Windows XP still lives on...

It has been two years now since Microsoft cut the life support for Windows XP, meaning users of the OS will no longer receive security updates; therefore, if you're still running it and you get a virus or malware, you're on your own.

Nevertheless, Windows XP was a huge success when it was released on 24 August 2001. It introduced a lot of new features and improved upon existing ones. And it still lives on - fifteen years after it was released.

Wait, are people seriously still running Windows XP?Edit

Apparently. According to Netmarketshare, as of March 2016 Windows XP still has a grip on 10.9% of the desktop OS market. To put that into perspective OS X 10.11 El Capitan only holds 4.05% of the market, and Windows 8.1 only 9.56%. Windows 10, which saw a big jump to overtake XP in February, is marginally more popular with 14.15% of users. Overall though, Windows 7 still dominates the desktop OS market with 51.89% of the user base.

If you are still running Windows XP, now would be a good time to upgrade your personal computer to at least Windows 7. By running Windows XP after extended support was ended in April 2014, you are putting yourself at risk of viruses, malware, security exploits, etc.

Why are people still using Windows XP?Edit

Businesses and home users simply didn't want to replace PCs that were doing what they needed to do, even after the poorly received Windows Vista was released. On top of that, there are gamers who need Windows XP for compatibility purposes. Apparently South Koreans were using XP to run IE6 for the ActiveX plugin - all just to shop online.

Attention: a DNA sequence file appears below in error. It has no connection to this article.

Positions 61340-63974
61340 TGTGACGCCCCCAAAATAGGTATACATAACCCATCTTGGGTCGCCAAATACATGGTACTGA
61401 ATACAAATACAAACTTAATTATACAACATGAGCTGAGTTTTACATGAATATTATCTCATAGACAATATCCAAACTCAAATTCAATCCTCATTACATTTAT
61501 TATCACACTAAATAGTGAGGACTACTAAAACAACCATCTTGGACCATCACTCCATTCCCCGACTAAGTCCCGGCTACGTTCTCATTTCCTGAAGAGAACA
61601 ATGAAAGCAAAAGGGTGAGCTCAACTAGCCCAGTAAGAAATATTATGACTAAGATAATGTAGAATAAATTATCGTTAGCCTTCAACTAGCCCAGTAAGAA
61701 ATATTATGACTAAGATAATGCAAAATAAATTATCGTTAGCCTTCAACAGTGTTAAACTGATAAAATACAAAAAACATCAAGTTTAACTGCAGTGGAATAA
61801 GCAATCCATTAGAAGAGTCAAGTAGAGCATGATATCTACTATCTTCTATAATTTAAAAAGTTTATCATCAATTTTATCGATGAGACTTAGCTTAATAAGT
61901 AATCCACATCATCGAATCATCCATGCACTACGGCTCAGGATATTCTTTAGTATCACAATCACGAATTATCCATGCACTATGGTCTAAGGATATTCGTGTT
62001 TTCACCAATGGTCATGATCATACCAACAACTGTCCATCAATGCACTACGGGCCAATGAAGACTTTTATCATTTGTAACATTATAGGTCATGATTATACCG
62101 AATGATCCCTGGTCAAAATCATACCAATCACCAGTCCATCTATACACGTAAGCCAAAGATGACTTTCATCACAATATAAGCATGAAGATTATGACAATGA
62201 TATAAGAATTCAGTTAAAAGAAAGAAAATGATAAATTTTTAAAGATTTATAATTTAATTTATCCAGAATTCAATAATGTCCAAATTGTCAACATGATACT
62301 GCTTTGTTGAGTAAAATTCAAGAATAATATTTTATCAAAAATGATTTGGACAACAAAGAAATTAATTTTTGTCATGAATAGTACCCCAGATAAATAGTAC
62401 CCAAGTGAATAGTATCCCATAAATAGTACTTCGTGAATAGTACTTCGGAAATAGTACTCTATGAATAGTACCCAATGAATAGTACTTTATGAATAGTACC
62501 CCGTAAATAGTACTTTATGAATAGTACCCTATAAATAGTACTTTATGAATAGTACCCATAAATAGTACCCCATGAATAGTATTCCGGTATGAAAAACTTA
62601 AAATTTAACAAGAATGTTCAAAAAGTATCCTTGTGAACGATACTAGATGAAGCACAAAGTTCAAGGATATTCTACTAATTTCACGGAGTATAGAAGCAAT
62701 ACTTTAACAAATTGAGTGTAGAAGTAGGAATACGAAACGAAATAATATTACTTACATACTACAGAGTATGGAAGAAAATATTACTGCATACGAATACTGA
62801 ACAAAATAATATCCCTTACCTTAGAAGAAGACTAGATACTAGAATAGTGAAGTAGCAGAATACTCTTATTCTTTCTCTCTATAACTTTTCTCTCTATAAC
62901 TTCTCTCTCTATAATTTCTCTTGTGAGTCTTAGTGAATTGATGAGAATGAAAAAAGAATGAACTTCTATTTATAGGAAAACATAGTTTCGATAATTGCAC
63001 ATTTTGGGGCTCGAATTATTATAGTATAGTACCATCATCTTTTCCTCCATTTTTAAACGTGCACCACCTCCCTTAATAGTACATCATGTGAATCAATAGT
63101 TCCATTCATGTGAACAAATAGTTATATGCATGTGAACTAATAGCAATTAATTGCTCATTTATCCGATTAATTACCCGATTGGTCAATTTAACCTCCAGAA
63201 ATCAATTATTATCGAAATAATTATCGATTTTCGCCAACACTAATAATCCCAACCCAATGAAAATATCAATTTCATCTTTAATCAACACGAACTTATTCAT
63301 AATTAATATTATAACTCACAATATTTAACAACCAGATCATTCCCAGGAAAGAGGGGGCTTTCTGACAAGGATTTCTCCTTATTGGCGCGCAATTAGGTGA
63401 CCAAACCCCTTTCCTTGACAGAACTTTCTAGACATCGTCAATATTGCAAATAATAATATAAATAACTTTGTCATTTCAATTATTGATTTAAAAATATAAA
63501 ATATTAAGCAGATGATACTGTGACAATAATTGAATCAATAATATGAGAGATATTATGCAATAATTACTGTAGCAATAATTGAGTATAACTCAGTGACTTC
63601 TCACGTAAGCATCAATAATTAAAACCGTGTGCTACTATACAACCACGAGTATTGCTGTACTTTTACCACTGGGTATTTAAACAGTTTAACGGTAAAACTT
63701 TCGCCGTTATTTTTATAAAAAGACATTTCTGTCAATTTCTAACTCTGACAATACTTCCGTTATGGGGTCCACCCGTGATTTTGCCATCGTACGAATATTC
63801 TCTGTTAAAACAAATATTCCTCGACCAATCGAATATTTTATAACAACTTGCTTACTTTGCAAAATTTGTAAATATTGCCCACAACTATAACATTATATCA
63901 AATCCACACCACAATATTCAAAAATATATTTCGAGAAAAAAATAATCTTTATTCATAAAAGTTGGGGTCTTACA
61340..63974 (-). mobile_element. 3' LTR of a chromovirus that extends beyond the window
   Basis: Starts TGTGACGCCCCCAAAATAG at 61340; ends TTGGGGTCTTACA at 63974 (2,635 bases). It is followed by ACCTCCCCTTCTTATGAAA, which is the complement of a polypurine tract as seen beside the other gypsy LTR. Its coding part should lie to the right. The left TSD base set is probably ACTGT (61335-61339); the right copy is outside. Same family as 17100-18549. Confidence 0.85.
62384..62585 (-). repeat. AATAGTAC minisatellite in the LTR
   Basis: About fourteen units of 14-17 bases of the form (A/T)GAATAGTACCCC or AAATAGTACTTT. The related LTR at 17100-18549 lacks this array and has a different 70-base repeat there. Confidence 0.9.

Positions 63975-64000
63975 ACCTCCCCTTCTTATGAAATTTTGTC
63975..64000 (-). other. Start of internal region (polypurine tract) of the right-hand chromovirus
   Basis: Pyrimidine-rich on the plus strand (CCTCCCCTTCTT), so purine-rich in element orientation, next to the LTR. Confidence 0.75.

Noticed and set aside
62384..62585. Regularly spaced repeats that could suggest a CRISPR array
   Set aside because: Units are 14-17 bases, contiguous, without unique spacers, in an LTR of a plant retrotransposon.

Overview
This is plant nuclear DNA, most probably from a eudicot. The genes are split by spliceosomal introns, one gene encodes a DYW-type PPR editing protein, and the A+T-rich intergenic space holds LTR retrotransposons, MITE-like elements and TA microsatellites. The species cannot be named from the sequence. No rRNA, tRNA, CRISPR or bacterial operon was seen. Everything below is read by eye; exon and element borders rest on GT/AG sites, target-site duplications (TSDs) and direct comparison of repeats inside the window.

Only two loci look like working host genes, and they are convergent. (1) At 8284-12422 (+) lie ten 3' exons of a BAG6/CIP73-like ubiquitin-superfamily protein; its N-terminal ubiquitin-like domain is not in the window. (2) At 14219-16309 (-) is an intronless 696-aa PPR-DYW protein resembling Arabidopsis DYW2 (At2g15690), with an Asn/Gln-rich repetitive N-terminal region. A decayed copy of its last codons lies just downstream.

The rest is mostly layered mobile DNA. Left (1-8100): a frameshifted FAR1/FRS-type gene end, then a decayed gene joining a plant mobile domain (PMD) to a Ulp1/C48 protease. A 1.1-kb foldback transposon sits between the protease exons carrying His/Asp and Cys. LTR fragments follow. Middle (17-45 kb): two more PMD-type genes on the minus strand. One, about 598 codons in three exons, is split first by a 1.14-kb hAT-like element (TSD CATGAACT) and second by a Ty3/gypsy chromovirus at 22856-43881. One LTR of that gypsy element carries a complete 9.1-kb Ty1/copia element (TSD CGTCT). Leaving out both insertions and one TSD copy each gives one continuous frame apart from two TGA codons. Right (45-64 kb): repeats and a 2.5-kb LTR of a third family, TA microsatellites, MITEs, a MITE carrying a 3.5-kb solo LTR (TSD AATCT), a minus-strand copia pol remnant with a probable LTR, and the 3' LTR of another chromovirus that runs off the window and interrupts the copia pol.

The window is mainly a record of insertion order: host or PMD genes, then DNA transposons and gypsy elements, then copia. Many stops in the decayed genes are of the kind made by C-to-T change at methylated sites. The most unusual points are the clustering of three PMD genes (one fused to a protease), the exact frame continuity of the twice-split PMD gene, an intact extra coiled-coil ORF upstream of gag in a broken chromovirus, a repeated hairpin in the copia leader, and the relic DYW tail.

Why is Windows XP so popular?Edit

The huge success of XP was due to multiple factors - largely, it was a matter of timing. It was a significant improvement over Windows ME.

Windows NT logo

Apart from timing, there were other factors:

  • Windows XP was the first consumer version of Windows to use the NT kernel, which is what nowadays powers everything: from Windows 10 to Xbox One. Previously, Windows was based on an MS-DOS kernel. This meant that people could use the same interface at home and at work, and get more comfortable with it. On top of that, using the NT kernel gave XP a multitude of advantages, from multi-threading to better memory management. Windows XP is the OS that made it possible to move from 32-bit to 64-bit processors.
  • Windows XP had huge numbers of features, from the ClearType font smoothing technology to improvements to the existing Windows Explorer file manager. Windows XP could support multiple languages - also a huge milestone.
  • Bliss - a background of a green hillside in Napa, California - was one of the most distinctive features of a new user interface designed to be friendly.
  • If you didn't like Bliss, you didn't have to pay up to purchase and use another theme.